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Iraq forces ‘near Mosul mosque where Daesh declared caliphate’

By AFP - Mar 18,2017 - Last updated at Mar 18,2017

Smoke rises from clashes near Mosul’s Al Habda minaret at the Grand Mosque, where Daesh leader Abu Bakr Al Baghdadi declared his caliphate back in 2014, as Iraqi forces battle to drive out Daesh militants from the western part of Mosul, Iraq, on Friday (Reuters photo)

MOSUL, Iraq — Elite Iraqi forces said they were battling house by house in the Old City of Mosul on Saturday, inching towards the mosque where the Daesh terror group proclaimed its "caliphate" in 2014.

Iraq began an operation on February 19 to retake west Mosul, which is the last major Daesh urban bastion in the country and includes the Old City.

Commanders said that progress in the densely populated warren of alleyways was slow, but that government forces had made new gains from Daesh in the ancient central district.

"Our forces are 800 metres [yards] from the mosque," said Captain Firas Al Zuwaidi, spokesman for the interior ministry's elite Rapid Response units.

He was referring to Al Nuri Mosque, where Daesh leader Abu Bakr Al Baghdadi declared the cross-border "caliphate" spanning extremist-controlled territory in Iraq and Syria in his sole public appearance in July 2014.

“We are encountering difficulties — bad weather and streets too narrow for our military vehicles which cannot enter,” Zuwaidi said.

“The fighting is street by street, house by house,” he said, as the sound of mortar fire rang out from the heart of Iraq’s second city.

The battle for the Old City was always expected to be the toughest of the campaign to retake Mosul from Daesh, further complicated by the presence of hundreds of thousands of civilians believed to have stayed on under extremist rule.


 ‘Hump of western operations’ 


Iraqi forces in January retook the east of the city, which is divided by the Tigris River, before setting their sights on its smaller but more densely populated west bank.

The Old City lies at the heart of west Mosul.

Emily Anagnostos, an analyst from the Institute for the Study of War think tank, said the current phase of the operation was a delicate one.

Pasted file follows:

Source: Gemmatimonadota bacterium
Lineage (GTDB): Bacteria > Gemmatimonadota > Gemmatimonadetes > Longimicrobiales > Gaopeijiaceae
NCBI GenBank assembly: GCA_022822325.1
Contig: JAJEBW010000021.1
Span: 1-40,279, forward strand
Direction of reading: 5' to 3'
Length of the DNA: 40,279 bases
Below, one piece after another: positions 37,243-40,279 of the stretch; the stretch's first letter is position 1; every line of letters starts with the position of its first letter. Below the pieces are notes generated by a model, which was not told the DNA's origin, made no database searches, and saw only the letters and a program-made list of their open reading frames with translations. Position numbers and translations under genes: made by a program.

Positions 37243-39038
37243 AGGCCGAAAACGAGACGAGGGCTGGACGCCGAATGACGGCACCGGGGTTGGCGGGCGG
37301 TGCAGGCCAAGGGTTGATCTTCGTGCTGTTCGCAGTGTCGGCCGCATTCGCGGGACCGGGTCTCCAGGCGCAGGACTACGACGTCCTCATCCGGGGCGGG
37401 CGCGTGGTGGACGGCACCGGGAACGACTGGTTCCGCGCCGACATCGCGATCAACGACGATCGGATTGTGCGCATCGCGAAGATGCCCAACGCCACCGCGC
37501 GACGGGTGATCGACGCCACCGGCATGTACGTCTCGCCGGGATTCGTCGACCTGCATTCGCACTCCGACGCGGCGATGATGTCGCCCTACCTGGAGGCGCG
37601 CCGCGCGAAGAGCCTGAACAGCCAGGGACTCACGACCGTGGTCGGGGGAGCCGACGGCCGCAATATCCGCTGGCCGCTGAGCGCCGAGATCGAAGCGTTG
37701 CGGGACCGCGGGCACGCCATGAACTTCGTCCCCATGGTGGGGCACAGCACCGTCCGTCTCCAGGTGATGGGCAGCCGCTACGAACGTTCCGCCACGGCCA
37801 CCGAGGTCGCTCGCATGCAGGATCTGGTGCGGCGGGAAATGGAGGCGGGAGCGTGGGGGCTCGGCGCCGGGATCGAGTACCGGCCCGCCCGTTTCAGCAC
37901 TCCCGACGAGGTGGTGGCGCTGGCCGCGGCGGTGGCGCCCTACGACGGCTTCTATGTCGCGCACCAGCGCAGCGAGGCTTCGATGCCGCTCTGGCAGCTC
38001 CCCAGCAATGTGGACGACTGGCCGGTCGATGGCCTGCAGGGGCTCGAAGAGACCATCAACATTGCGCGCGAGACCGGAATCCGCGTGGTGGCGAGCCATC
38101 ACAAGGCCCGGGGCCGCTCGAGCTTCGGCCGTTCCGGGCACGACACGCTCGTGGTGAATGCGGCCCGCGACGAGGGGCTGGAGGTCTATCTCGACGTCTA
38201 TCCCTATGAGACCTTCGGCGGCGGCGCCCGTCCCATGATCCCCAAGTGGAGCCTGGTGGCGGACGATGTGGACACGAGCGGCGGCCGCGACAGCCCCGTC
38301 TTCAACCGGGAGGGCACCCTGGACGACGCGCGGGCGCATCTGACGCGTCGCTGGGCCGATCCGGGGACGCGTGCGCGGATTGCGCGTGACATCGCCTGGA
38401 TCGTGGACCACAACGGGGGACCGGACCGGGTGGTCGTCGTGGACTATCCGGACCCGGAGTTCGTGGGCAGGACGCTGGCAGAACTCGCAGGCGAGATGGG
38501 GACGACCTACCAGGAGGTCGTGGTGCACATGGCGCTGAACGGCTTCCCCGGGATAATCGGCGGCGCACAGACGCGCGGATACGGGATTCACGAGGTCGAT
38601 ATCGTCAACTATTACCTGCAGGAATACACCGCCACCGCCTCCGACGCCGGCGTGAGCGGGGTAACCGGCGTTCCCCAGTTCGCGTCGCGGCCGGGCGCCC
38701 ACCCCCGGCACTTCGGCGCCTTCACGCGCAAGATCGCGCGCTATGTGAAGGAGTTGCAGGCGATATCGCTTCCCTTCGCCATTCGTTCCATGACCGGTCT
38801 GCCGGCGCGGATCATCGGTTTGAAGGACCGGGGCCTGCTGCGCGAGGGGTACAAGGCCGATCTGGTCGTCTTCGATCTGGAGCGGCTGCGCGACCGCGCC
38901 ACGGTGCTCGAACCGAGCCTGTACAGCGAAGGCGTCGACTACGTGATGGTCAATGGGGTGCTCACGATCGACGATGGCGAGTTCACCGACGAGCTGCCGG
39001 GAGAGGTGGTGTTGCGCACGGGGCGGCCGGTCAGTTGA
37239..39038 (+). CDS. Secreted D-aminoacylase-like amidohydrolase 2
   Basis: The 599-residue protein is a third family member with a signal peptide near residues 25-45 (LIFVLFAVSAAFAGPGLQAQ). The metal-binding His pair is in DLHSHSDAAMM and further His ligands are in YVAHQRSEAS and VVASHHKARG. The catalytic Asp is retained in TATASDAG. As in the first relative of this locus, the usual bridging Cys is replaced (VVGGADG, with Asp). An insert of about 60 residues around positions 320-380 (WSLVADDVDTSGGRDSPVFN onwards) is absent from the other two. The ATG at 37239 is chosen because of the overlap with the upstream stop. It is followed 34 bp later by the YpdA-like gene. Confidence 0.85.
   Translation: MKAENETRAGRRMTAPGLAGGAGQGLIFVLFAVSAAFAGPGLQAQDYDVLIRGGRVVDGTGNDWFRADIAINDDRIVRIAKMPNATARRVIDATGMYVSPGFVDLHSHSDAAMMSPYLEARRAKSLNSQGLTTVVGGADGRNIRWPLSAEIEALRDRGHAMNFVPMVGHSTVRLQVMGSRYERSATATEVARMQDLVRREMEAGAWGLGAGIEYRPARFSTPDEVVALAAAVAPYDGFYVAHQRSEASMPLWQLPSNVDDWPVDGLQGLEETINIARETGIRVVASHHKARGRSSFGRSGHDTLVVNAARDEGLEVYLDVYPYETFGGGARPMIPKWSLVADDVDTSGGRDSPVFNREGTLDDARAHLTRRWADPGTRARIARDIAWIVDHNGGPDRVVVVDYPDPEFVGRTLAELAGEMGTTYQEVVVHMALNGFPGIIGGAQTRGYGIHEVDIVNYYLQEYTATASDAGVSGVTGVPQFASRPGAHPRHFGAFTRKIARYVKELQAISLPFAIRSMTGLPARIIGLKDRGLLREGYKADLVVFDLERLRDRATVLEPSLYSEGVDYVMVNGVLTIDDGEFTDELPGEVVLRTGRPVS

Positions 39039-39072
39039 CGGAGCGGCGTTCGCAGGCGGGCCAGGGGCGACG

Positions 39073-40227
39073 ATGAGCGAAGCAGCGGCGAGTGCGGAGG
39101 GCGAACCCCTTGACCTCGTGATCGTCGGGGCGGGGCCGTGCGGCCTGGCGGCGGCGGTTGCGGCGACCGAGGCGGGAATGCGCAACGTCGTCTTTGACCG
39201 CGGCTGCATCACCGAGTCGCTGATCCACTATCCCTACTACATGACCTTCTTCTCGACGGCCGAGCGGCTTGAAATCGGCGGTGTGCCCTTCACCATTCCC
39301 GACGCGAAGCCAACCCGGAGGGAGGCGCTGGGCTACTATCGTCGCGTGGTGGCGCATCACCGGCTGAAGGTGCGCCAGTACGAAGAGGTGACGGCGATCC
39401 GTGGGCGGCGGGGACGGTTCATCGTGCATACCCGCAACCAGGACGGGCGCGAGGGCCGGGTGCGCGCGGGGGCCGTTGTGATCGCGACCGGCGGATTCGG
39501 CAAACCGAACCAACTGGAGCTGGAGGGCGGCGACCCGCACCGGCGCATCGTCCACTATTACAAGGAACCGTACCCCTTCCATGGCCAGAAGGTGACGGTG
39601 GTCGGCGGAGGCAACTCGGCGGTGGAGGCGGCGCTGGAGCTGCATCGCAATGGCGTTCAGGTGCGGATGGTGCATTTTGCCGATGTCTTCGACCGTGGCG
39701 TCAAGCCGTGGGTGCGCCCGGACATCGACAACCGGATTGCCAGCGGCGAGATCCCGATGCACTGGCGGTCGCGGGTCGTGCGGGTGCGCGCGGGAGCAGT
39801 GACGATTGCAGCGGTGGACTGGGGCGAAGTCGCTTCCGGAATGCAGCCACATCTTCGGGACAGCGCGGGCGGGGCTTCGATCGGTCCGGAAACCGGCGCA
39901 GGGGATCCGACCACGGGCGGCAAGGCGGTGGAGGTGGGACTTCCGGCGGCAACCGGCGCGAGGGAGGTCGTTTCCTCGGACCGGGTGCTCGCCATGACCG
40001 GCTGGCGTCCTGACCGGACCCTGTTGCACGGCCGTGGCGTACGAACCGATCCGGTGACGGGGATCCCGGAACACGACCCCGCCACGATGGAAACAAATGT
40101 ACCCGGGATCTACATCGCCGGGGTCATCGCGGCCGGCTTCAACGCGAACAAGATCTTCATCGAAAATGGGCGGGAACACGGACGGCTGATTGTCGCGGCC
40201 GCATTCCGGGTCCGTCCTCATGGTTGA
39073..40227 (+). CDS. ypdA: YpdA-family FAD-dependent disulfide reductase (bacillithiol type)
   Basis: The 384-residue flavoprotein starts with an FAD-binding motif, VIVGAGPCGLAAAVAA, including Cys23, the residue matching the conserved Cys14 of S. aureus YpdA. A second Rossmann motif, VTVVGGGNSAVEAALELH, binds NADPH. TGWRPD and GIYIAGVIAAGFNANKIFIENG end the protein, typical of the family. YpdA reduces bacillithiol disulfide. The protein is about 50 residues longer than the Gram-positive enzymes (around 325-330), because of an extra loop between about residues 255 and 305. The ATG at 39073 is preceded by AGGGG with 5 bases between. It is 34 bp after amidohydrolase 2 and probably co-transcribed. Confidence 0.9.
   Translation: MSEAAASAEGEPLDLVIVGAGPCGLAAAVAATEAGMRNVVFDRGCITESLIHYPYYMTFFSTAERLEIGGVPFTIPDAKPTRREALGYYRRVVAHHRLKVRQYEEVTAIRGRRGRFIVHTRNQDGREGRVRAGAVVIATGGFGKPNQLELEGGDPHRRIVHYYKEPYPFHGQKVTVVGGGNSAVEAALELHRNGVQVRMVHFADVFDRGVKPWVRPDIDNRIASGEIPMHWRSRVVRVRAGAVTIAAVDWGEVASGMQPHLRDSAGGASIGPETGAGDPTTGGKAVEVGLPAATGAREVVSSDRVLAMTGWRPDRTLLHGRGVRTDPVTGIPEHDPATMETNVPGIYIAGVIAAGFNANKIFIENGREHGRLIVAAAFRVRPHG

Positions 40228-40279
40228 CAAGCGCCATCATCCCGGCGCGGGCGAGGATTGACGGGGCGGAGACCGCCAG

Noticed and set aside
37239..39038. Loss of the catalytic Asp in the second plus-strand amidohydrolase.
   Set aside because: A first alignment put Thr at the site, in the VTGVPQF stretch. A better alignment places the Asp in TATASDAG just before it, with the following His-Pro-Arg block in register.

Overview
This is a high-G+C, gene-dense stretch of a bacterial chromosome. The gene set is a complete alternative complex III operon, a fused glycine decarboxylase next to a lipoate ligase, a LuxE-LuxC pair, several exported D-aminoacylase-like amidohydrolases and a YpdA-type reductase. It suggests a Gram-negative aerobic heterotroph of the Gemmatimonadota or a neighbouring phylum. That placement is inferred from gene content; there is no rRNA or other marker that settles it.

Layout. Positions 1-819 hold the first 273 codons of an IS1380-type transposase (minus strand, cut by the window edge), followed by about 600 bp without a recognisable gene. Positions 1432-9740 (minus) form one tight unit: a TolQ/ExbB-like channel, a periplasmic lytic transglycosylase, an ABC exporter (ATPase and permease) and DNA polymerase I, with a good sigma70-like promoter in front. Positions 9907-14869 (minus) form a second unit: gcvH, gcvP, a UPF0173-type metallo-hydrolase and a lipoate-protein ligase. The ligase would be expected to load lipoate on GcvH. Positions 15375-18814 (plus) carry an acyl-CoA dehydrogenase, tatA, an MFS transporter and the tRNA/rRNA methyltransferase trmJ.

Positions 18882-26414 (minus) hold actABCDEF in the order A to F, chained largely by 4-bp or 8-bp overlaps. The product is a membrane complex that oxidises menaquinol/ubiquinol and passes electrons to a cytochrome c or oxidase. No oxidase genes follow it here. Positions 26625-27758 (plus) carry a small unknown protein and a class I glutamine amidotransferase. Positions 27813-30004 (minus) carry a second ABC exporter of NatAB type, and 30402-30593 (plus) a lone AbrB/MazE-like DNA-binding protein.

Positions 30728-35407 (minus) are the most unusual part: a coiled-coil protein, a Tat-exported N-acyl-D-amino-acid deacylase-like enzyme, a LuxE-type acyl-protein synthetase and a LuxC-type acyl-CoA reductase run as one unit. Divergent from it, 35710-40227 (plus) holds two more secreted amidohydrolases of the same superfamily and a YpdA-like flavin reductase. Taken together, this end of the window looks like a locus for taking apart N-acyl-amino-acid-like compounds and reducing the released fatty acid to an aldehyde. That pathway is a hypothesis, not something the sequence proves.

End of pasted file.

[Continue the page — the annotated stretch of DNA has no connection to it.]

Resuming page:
“This stage is the hump of western operations that the ISF [Iraqi security forces] needs to get over without incurring significant ISF or civilian casualties,” she said.

“ISIS [Daesh] resistance is tough in this area, the streets are too narrow for large vehicles, and the weather is poor. ISIS is exploiting these factors as part of their defence,” Anagnostos said, using an alternative acronym for Daesh.

The Rapid Response force is being backed up by the federal police who have made steady gains in recent days.

They have now taken the Al Arbiaa market and a grain silo overlooking the Old City, federal police commander Lieutenant General Raed Shakir Jawdat said on Saturday.

That came after Jawdat announced the capture of the Al Basha Mosque and the Bab Al Saray market on Friday.

“The federal police and the Rapid Response force led a surprise attack and besieged Daesh cells in the Old City, killing 13 of them with grenades,” Jawdat said.


Civilians evacuated 


Iraqi forces had already taken a string of key targets in west Mosul, including the airport, the train station, Mosul Museum and the provincial government headquarters.

The fall of Mosul, Iraq’s second city, would be a major setback for Daesh following months of losses in Iraq and neighbouring Syria.

Iraqi authorities launched the fight to retake Mosul from the extremists on October 17 last year, with the support of the US-led coalition that launched strikes against Daesh in Iraq and neighbouring Syria in 2014.

Jawdat said Saturday the federal police had evacuated civilians in the vicinity of the Old City.

More than 150,000 people have fled their homes in west Mosul, the Iraqi authorities say, of which two-thirds have found shelter in camps near the city where they receive food, blankets and foam mattresses.

The United Nations has warned that the exodus of tens of thousands of west Mosul residents could overwhelm aid groups trying to help them.


Lise Grande, the UN’s humanitarian coordinator in Iraq, has said that any increase in the pace of the exodus could stretch aid groups “to the breaking point”.

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